100 million trees and counting
Friday 9 Jul 2021
Over this time, he has seen three seedling-to-sawlog rotations, delivering timber essential to building Australia's homes and houses. He started as a chainman working for a surveyor on 18 February 1963, at a time when a lot of work was needed to locate forest boundaries. "The State forests had no boundary fences back in the day, so there was a lot work to be done to establish where forests actually started and finished," Mr Klower said.
"I was 16 years old at the time and had just left school, so the surveying work was a good opportunity. We'd leave home on Monday mornings and stay at one of the forest camps for the week. Some of the single workers lived there permanently, but most of us would head home again for the weekend. At the start of the workday, we'd be bundled into the back of a truck and driven to the worksite. There weren't many vehicles around at the time, so the truck would leave and come back at the end of the day to pick us up."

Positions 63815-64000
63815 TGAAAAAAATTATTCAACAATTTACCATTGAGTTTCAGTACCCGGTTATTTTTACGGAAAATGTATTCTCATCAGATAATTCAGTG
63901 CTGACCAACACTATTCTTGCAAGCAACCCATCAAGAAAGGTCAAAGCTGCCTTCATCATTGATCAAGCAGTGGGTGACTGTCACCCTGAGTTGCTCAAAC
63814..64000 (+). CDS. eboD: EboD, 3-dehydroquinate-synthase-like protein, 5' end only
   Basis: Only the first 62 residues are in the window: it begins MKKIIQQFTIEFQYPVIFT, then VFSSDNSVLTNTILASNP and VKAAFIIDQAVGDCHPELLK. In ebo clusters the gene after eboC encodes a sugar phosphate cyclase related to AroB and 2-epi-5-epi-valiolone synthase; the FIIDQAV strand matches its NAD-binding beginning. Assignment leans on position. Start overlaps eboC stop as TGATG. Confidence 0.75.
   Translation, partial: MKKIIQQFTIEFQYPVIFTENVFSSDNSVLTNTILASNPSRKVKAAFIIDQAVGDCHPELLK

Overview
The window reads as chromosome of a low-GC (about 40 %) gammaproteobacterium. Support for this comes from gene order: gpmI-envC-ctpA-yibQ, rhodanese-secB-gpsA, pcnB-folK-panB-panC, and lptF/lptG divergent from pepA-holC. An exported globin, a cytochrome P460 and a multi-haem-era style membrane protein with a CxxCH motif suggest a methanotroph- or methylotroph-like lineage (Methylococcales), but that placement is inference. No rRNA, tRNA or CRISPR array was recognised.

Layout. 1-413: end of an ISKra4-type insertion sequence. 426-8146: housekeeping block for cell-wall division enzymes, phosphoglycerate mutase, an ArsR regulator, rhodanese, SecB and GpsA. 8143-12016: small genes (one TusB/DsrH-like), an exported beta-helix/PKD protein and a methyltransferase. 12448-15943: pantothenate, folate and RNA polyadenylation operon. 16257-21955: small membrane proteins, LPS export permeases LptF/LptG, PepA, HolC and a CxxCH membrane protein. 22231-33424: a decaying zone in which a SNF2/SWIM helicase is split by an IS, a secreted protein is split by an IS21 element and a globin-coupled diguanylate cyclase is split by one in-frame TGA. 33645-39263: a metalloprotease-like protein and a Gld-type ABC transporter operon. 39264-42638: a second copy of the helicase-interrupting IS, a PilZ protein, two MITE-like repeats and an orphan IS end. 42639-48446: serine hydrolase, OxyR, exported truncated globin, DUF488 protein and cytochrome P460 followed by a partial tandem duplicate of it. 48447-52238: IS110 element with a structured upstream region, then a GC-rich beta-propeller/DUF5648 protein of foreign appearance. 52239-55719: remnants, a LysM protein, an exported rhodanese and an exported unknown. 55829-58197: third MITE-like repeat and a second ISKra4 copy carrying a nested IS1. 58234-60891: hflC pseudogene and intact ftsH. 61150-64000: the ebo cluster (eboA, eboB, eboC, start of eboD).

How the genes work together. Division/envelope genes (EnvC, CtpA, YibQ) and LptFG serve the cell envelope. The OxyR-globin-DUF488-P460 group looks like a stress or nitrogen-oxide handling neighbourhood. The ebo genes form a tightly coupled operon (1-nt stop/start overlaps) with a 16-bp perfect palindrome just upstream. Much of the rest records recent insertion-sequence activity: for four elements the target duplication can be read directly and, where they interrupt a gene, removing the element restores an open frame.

Over nearly six decades, Bill has seen great change in the industry. "The biggest change is safety; there was virtually no attention to safety when I started, and now it is the key principle of what we do. There is also a bit more paperwork," Bill jokes. "There was only one form when I started - the sick form."
Some things don't change though, with seedlings still hand planted to ensure they are given the best chance to survive. Since 1988 Bill has worked as a planting supervisor, overseeing around three million seedlings hand-planted each year since in the Oberon and Bathurst areas. Those trees planted under Bill’s watch 33 years ago are reaching maturity now and being harvested for structural timber to build homes.
Source: Forestry Corporation NSW
Copyright 2004-2022 © Innovatek Ltd. All rights reserved.